When Spike Lee spoke after an anniversary screening of Do the Right Thing in Atlanta, he made sure to point out that there were many African-American writers, directors, and producers who paved the way for him. Listening to Lee, I felt ashamed that I’d heard of but not seen the work of so many of the people that he mentioned. I decided to devote a week to African-American cinema to coincide with Black History Month. In a week I have only scratched the surface, but it’s been a great way to delve into an area of movie history that I previously knew very little about.
The Murder of Fred Hampton (1971) dir. Howard Alk
Beat Street (1984) dir. Stan Lathan
Sweet Sweetback’s Baadasssss Song (1971) dir. Melvin Van Peebles
Within Our Gates (1920) dir. Oscar Micheaux
Paul Robeson: Tribute to an Artist (1979) dir. Saul J. Turell
The Emperor Jones (1933) dir. Dudley Murphy
The Spook Who Sat by the Door (1973) dir. Ivan Dixon
Hollywood Shuffle (1987) dir. Robert Townsend
The Murder of Fred Hampton
Howard Alk’s documentary is about more than the murder of Black Panther Fred Hampton, it’s also about Hampton’s life and about the charisma that made him a target of racist reactionaries. Hampton’s speeches and conversations captured in the film are incindiary but they are reasoned and literate. His call to take up arms against the pigs is balanced by his absolute insistence that people be educated about the reasons they should join the Black Panther Party. Over and over again he references the proletarian struggle and socialist ideology as ways to combat the racist oppression that he sees as a function of capitalism and he makes a compelling if heated argument. The film itself works to build Hampton up as a leader and a target before it spends the last half hour disecting the discrepancies between the official account of the police raid in which Hampton was killed and the forensic evidence that suggests gaping holes in the official story. It’s heartbreaking to know that a well-spoken but incindiary leader of the Black Panthers was assassinated by a racist and paranoid government but that seems the only reasonable conclusion. A collection of newsreel footage that is used in the film can be viewed at archive.org.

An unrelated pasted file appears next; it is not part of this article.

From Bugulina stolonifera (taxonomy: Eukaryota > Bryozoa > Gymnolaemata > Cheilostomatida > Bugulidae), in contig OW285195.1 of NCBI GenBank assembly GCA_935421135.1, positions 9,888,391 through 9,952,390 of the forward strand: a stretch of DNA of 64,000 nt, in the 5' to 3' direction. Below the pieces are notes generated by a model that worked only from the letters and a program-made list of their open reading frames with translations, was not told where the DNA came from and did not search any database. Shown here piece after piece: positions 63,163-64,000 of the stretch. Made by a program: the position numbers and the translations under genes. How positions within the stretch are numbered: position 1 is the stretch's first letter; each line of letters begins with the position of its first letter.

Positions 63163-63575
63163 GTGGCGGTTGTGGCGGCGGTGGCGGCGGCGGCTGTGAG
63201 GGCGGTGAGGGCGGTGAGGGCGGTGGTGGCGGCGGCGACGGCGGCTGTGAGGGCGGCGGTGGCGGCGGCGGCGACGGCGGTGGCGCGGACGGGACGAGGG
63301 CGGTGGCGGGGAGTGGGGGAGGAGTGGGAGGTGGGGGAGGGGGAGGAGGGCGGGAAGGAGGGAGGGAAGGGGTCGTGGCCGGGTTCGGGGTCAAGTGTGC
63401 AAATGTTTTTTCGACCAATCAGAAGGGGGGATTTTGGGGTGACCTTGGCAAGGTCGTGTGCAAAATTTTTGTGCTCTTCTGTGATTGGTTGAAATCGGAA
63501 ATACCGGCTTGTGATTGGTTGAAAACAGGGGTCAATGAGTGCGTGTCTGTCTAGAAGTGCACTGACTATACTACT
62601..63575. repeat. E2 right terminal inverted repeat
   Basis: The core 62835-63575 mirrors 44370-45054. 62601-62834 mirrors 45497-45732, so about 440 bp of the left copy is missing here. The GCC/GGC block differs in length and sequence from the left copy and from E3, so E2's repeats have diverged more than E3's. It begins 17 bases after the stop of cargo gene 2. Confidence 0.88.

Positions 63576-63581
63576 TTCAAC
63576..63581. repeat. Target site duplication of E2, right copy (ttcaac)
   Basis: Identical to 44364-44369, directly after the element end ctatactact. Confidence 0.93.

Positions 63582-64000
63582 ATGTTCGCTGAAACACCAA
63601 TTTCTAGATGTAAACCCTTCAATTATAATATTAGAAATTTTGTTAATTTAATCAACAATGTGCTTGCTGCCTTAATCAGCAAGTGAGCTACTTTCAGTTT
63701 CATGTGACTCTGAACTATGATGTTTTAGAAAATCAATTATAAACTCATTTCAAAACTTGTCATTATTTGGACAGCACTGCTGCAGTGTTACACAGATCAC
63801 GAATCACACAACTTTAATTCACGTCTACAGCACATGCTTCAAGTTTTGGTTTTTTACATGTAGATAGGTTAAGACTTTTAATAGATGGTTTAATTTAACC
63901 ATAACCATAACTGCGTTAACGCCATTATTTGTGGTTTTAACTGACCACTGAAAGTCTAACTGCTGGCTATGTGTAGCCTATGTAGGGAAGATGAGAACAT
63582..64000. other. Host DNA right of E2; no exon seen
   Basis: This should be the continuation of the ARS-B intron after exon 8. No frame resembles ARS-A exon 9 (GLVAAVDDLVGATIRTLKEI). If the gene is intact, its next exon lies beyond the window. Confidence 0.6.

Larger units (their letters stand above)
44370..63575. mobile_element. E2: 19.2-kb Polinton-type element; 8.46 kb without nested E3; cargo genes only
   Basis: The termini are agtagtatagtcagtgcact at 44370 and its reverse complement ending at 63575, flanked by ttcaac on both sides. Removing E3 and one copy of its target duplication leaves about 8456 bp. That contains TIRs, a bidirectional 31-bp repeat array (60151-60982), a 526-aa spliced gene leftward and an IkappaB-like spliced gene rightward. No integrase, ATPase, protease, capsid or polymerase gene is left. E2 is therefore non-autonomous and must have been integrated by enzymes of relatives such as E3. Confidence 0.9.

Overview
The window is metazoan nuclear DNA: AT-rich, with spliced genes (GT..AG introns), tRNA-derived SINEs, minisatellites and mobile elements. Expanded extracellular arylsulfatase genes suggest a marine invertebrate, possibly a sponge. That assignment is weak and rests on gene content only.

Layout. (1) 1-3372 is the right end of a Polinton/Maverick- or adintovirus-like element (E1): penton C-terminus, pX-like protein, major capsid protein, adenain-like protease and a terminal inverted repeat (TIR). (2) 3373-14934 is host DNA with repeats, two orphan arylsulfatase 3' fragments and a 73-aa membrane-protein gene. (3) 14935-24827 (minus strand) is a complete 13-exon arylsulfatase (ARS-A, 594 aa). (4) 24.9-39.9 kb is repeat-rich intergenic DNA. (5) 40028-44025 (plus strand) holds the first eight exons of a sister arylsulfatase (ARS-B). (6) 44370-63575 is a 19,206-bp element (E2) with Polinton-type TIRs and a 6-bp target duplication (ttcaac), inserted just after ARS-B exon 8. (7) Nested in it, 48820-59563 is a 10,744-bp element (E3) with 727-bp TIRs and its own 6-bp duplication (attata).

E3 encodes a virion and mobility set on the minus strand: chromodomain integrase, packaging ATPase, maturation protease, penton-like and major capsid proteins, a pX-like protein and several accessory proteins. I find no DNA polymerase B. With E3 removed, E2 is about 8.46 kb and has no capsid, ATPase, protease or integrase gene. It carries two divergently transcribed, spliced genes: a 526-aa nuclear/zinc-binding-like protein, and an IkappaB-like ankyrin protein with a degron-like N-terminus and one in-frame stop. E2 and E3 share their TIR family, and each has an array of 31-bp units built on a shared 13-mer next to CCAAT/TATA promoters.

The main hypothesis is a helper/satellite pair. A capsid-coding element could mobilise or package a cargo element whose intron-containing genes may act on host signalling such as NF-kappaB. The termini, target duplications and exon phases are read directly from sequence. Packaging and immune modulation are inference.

I get the feeling that Beat Street has suffered from an association with the more popular but less serious Breakin’ movies. Beat Street tackles so many social, cultural, and artistic topics effectively that I could spend a whole column on it. Stan Lathan got his start directing TV, notably Sesame Street, before directing The Cotton Club in 1982 and Beat Street in ’84. Here he manages to interweave the stories of a handful of friends who represent the pillars of hip hop culture: Lee is the breakdancer, Kenny is the DJ and MC, and Ramon is the graffiti artist. In fact, all of those aspects of hip hop are introduced in the film’s very first scene–a clever way to set up the film’s scene and scope. Lee and the rest of the Beat Street breakers are amazingly fun to watch, Ramon’s story as a struggling young father balancing his art and his responsibilities is the film’s heart, and Kenny’s demonstration of his musical collage using turntables and cassette decks is inspired. Beat Street isn’t just a showcase for breakdancing and rap parties–it’s a film about the time and place that gave birth to fertile new art forms, and it’s a touching story about a handful of people who grew up in the middle of it. I’ve seen this movie a dozen times and I know every note of the soundtrack by heart but I’m happy to say that watching it now, more than 25 years after the first time I saw it, I’m finding even more to love about it.
Sweet Sweetback’s Baadasssss Song
I wasn’t sure that I was going to make it past the opening scene of Melvin Van Peeble’s film that helped to kickstart a whole movement in the 1970s. The scene where Sweetback (an orphan being raised by doting prostitutes) got his name was one of the most wrong things I’ve ever seen in a movie. After that, it was hard to find anything about the movie shocking, but it’s easy to understand the allure. Sweetback doesn’t say more than about six or seven words in the whole film–his role in life is to be a sex performer. When cued, he drops his pants and lies down on whichever woman is spreading for him and that’s that. They all seem to enjoy it while he is a blank page. Sweetback is a man of reluctant action, dragged into seedy dealings with crooked white cops and then forced to run for his life when he becomes their next target. Certainly more important than the plot or the characters is Sweet Sweetback’s place in history as an independently financed and produced feature for a black audience. The film’s commercial success helped to pave the way for a wave of Blaxploitation as studios saw an easy dollar in cheap thrills and a built-in audience. Van Peebles’ film is remarkably weird and psychadelic, a little shabby around the egdes, almost experimental at time, but notable as the cinematic expression of a voice that had previously gone unheard.